(You’ll have to use your imagination to connect the left and right ends of this array and thereby form a ring.) Notice that there are long strings of pecked chicks, but the unpecked chicks appear in only two configurations. They are either singletons (●○●) or pairs (●○○●). The cause of this pattern is not hard to understand. After a round of pecking, a group of three consecutive unpecked chicks (●○○○●) is impossible. The middle chick must have pecked either left or right, and so it cannot have two unpecked neighbors.

These constraints simplify the analysis of subsequent rounds. The singletons are essentially immortal and unchangeable: The unpecked chick in the middle can never be pecked, and the pecked neighbors can never be unpecked. For the pairs, there are four possible fates, corresponding to the four ways the two active chicks could choose to peck:

Fates of pairs

In any one round, all four of these events have the same probability, namely \(\frac{1}{4}\). The first three result states are terminal, in the sense that further rounds of pecking will leave them unchanged. In the fourth case we are left with an adjacent pair again, which will therefore face the same set of choices in the next round. Eventually, as the number of rounds goes to infinity, the fourth case must yield one of the other outcomes, and thus in the long run we can consider the fourth case to have probability zero and each of the other three cases to have probability \(\frac{1}{3}\).

And now it’s time to bring all these contingent events together and work out a chicken’s long-term probability of survival. The diagram below presents the scheme. In the first round of pecking, three-fourths of the chicks are eliminated immediately. Of the remaining one-fourth, half are singletons, which survive indefinitely. The other surviving chicks are members of pairs, with another pecking chick as either a right neighbor or a left neighbor.

Probability calculation

The lower part of the diagram summarizes the effect of all subsequent rounds, which are assumed to continue until all pairs have been either annihilated or reduced to singletons. (I call this pecking to completion.) For each pathway that leads to a surviving singleton, the probability is the product of the individual probabilities encountered along that pathway. There are three such pathways, with probabilities \(\frac{1}{8}, \frac{1}{48}\), and \(\frac{1}{48}\), for a sum of \(\frac{1}{6}\).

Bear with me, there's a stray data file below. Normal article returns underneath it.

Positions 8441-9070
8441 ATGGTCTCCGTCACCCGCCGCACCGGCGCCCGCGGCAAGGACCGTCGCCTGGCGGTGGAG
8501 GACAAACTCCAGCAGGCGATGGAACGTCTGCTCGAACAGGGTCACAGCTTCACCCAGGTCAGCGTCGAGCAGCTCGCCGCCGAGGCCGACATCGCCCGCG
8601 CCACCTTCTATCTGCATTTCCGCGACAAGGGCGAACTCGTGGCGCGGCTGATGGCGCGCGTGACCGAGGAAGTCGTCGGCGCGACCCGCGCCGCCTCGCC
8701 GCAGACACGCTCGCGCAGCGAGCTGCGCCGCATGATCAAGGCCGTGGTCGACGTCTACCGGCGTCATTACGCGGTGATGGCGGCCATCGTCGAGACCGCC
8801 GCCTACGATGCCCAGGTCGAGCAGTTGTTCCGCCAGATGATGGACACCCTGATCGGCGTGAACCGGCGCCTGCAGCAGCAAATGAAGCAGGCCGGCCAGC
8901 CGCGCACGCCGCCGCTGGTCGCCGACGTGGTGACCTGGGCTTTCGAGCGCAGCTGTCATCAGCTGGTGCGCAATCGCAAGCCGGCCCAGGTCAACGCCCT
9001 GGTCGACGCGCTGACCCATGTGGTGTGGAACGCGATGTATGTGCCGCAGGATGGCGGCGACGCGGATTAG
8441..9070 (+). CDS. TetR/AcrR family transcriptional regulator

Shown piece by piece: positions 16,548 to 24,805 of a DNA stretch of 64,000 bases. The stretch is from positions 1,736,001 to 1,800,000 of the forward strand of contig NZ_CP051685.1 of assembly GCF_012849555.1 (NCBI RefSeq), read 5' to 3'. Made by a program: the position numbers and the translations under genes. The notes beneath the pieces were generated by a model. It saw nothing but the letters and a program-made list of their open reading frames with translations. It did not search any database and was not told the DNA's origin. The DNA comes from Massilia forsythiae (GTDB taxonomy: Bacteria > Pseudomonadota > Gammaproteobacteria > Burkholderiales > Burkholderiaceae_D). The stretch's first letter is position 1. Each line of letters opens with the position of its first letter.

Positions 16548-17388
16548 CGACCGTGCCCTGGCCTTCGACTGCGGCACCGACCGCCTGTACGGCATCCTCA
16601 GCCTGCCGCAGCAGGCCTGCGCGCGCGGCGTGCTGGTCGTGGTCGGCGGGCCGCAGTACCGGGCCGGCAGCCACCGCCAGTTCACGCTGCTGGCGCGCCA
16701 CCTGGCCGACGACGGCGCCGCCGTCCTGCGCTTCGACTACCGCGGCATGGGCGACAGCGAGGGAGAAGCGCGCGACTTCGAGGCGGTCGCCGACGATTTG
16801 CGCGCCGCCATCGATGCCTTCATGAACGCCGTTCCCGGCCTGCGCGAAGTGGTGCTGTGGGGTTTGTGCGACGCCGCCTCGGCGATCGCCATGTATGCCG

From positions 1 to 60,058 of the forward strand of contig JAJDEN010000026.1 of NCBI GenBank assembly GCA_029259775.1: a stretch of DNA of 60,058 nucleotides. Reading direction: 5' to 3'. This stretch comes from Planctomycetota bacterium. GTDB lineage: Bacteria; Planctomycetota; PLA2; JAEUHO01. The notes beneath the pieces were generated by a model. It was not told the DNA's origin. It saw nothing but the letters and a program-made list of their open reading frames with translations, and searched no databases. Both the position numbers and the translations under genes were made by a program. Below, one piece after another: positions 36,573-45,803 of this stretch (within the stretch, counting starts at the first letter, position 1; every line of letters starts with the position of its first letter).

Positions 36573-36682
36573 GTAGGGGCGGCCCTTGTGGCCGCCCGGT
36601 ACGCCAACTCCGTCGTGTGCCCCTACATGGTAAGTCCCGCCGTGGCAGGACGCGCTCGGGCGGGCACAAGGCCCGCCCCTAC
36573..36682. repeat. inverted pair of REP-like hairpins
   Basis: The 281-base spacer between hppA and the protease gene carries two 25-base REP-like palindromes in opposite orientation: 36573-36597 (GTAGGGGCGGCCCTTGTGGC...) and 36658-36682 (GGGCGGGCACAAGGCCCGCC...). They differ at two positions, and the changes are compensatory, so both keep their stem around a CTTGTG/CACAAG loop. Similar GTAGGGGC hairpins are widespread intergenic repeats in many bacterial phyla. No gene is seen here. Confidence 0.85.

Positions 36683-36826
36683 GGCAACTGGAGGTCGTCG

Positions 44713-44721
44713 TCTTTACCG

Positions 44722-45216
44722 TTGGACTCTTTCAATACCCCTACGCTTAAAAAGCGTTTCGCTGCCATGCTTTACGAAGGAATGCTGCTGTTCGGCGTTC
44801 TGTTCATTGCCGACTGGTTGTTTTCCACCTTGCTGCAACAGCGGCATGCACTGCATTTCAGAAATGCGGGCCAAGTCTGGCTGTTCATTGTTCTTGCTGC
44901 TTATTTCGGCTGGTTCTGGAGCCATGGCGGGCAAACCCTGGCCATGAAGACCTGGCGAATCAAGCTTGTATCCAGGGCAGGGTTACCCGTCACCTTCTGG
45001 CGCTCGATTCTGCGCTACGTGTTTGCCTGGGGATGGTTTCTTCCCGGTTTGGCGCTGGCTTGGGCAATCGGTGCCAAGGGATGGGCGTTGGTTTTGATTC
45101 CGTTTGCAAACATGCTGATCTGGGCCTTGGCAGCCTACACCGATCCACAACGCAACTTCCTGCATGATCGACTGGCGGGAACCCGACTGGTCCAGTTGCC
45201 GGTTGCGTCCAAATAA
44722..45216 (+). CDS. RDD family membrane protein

I have to confess that I did not come up with this analysis—or with the correct answer—on my first try. I was able to work it out only after I had run a simulation and thus knew what I was looking for. Even then I had trouble with double counting.

Here are the simulation results:

\(R\) \(\bar{S}\)
100 16.53
10,000 16.6835
1,000,000 16.664404
100,000,000 16.66701664

Again note that accuracy seems to improve as the square root of the sample size, although the variance here is larger than in the single-round experiment.

What about finite-size effects? In circles with only two or three members, the fate of the chicks is fully decided after a single round of pecking: \(\bar{S}\) is 0 and \(\frac{1}{4}\) respectively. Thus these smallest rings escape the \(\frac{1}{6}\) rule, but it appears that circles of all larger sizes converge to \(\frac{1}{6}\). There’s no evidence of even-odd discrepancies.

Another approach to understanding the iterated chicken-pecking problem is through the theory of Markov chains. For a ring of \(N\) chicks we list all \(2^N\) states of the flock and assign a probability to each transition between states. Consider a ring of four chicks, which has 16 states. Symmetries allow us to consolidate some sets of states, and other states can be ignored because they are unreachable from the starting state of four unpecked chicks (Dots0000).

Markov symmetry classes

Only the four states in the red box need to be retained in the model. The transitions between them are recorded in a directed graph, where each arrow is labeled with the corresponding probability. Note that the starting state Dots0000 has only outgoing arrows; there is no way to re-enter the state once you leave. The states Dots1000 and Dots1111 are absorbing: The only outgoing arrow leads directly back to the same state; thus, once you reach one of those states, you never escape it.

Markov state diagram

The essential information from the directed graph can be captured in a \(4 \times 4\) matrix, where the rows and columns are labeled with the four states, and the matrix entries represent the probability of a transition from the row state to the column state. The entries in each row sum to 1, as they must if they are to represent probabilities.

Markov matrix

The pattern of zero entries in the transition matrix implies that certain states can’t be reached from other states, even by an indirect route. For this reason the Markov model is said to be irregular. That’s a bit awkward, because regular Markov models are easier to analyze and understand. In a regular model, when you take successive powers of the transition matrix, it converges to a steady state, where all the rows are identical and every column consists of a single, repeated value. This fixed point reveals the system’s long-term probability distribution. An irregular Markov model may not even have a stable limiting distribution, but this one does, and it seems to offer some insight. Every ring of four chickens must wind up in one of the two absorbing states. With probability two-thirds that terminal state will be Dots1000 and with probability one-third Dots1111. This result is consistent with the finding that one-sixth of the chickens survive unpecked.